Oct 31 2022

Are Energy and Utility Companies Underestimating the Risk of a Cyberattack?

The industry takes security more seriously now than ever, but more needs to be done.

No industry is safe from cyberattacks these days, but few industries are at greater risk than the energy and utility sector. While cyberattacks have been increasing across multiple industries for many years, E&U companies saw an increase in average weekly attacks of 46 percent last year, according to a study by the cybersecurity firm Check Point.

Considering the critical nature of the sector’s services, there has been a growing push to be better prepared for cyberattacks, especially as ransomware attacks have become more frequent and destructive. But is the industry doing enough?


The State of Cyberthreats in the E&U Industry

Globally, the sector hasn’t always taken the threat of cyberattacks as seriously as it should have, says Brian Wrozek, a principal analyst at Forrester. “It’s been a gradual acceptance,” he says. The past five years, however, have seen an increase in high-profile security incidents and government regulation that is difficult to ignore. “That’s increased their awareness and sense of urgency,” he says.

Two other factors have caused industry leaders to take greater notice of cyberthreats.

The first is the digital transformation of critical infrastructure, which is introducing more internet-connected devices inside energy and utility facilities. While these devices provide numerous benefits to companies and consumers, they also offer many more endpoints susceptible to cyberattacks.

The second factor is the growing convergence of IT and operational technology. In the past, OT systems have been fairly resistant to cyberattack, but that’s changing as those systems become more deeply intertwined with IT networks. That makes a successful attack on OT more likely, and the consequences are more significant because it is the OT that runs the critical equipment inside E&U plants.

This is why 49 percent of energy and utility CEOs questioned in a recent PwC survey cite cyberattacks as among their top three concerns. Nonetheless, the fact that 51 percent of executives don’t rank the threat so highly shows that it may still not be taken seriously enough.

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Thin E&U Operating Margins Pinch Cybersecurity Efforts

The truth is it’s not a matter of underestimation or unwillingness so much as logistical challenges around prioritizing cybersecurity, says Wrozek.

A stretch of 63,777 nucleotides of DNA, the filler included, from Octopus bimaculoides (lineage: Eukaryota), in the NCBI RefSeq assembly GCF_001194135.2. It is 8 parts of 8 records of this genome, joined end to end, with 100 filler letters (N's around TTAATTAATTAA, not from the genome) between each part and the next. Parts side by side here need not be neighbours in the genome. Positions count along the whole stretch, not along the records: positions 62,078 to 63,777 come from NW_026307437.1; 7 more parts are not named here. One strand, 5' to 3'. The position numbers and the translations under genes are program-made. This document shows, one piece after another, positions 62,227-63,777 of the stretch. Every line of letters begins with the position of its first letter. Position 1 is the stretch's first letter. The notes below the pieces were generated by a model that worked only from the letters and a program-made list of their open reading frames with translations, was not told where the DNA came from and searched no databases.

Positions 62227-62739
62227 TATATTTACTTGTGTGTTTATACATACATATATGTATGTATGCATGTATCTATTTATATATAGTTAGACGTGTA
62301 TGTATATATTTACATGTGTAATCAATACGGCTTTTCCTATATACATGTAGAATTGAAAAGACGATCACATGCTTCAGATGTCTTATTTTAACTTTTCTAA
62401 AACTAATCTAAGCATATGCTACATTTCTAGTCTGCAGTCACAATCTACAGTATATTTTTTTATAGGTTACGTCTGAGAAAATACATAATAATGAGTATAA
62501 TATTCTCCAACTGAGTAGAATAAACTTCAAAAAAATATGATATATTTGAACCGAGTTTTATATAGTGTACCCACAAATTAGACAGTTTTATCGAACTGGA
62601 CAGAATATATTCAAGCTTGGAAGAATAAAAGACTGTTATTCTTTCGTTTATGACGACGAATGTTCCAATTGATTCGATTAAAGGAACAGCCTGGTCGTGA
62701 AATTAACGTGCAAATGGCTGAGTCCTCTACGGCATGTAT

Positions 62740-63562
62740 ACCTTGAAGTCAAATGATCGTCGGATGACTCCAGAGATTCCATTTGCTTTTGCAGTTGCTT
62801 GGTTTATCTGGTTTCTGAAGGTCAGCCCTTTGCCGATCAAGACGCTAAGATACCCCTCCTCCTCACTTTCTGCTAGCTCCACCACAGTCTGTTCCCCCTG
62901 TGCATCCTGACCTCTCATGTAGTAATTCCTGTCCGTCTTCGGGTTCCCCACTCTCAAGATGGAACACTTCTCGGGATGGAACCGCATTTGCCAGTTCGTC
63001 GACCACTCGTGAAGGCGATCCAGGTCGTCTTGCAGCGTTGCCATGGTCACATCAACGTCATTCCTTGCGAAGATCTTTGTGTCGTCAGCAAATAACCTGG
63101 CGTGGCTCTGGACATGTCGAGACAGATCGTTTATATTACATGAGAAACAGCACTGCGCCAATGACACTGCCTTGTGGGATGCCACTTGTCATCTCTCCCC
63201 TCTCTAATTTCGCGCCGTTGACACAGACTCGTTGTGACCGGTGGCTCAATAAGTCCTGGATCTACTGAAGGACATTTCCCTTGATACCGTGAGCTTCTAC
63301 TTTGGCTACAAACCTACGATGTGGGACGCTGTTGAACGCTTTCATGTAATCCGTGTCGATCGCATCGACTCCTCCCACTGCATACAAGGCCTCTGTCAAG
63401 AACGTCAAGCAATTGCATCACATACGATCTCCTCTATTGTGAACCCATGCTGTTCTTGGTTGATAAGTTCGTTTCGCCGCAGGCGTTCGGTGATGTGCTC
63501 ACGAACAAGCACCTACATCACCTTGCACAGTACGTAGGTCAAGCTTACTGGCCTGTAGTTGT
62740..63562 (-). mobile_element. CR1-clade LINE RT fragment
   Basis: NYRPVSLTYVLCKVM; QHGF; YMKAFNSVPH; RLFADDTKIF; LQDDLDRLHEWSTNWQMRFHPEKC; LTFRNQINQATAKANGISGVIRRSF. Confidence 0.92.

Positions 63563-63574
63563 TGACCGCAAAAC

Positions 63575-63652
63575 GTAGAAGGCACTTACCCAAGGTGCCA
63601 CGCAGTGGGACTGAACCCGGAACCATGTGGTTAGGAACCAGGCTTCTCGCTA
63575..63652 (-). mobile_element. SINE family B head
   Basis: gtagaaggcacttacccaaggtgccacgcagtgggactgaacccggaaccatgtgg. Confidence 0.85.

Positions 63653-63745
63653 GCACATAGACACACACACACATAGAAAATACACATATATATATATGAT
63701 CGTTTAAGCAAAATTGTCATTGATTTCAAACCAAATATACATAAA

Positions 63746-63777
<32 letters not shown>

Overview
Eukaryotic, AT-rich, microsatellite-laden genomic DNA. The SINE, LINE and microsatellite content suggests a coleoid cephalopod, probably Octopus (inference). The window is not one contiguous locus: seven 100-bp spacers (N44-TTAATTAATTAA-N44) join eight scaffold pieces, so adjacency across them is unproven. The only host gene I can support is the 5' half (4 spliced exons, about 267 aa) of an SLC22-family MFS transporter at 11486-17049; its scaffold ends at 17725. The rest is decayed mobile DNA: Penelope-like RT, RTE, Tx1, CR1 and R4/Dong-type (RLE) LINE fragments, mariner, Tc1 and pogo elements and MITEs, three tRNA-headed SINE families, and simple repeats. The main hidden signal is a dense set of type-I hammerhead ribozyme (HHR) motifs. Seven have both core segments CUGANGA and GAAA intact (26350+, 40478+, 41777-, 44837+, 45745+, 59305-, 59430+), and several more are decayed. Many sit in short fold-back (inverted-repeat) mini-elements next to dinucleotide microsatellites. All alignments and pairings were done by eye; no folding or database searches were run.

“Investment in stronger security controls is still lagging,” he says, but much of that is due to financial constraints. “Budgets are a real challenge in these environments where you have very thin operating margins.”

The cost of hiring expert cybersecurity staff is also a challenge, especially since the sector is also affected by a formidable labor shortage compared with other industries. “The lack of skilled cybersecurity specialists is even more pronounced in this industry,” says Wrozek. “It’s hard to find a combination of cybersecurity, energy and OT expertise.”

What, then, can the industry do?

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How Energy Companies Can Defend Against Ransomware

Much like in other industries, strong preventive and detective controls are crucial means by which the E&U sector can defend itself. To start, organizations should be moving swiftly to deploy zero-trust security architectures if they haven’t done so already. That means implementing multifactor authentication solutions, as well as tighter management of who is granted access to what, for how long and at what level.

Ensuring full awareness of what technology or equipment is connected to what network and whether there are vulnerabilities is also important. Network segmentation also can help ensure that if an IT network is compromised, attackers can’t as easily gain access to OT infrastructure.

Organizations should also monitor for signs of unauthorized access; threat detection solutions increasingly have artificial intelligence capabilities built in. “It’s helpful for attack prevention and detection, threat intelligence and threat hunting,” says Wrozek. “It’s also good for behavior analysis to spot anomalies.”

It’s worth noting that AI can not only help track attacker behavior but also can be leveraged to provide oversight of third-party use, such as how vendors are accessing an E&U company’s networks.

Incident Response Is Critical for E&U Companies

Contending with modern cyberattacks means being prepared for attacks that do happen. More so than in most other industries, energy and utility companies need clear incident response procedures and must practice them, Wrozek says.

Organizations should be ready with emergency response plans that cover a comprehensive range of potential cyberattack scenarios. The more prepared a company is to restore services after an attack, the less leverage the attackers will have. It’s also important that any response plans be reviewed, tested and updated annually to keep pace with the ever-evolving threat.

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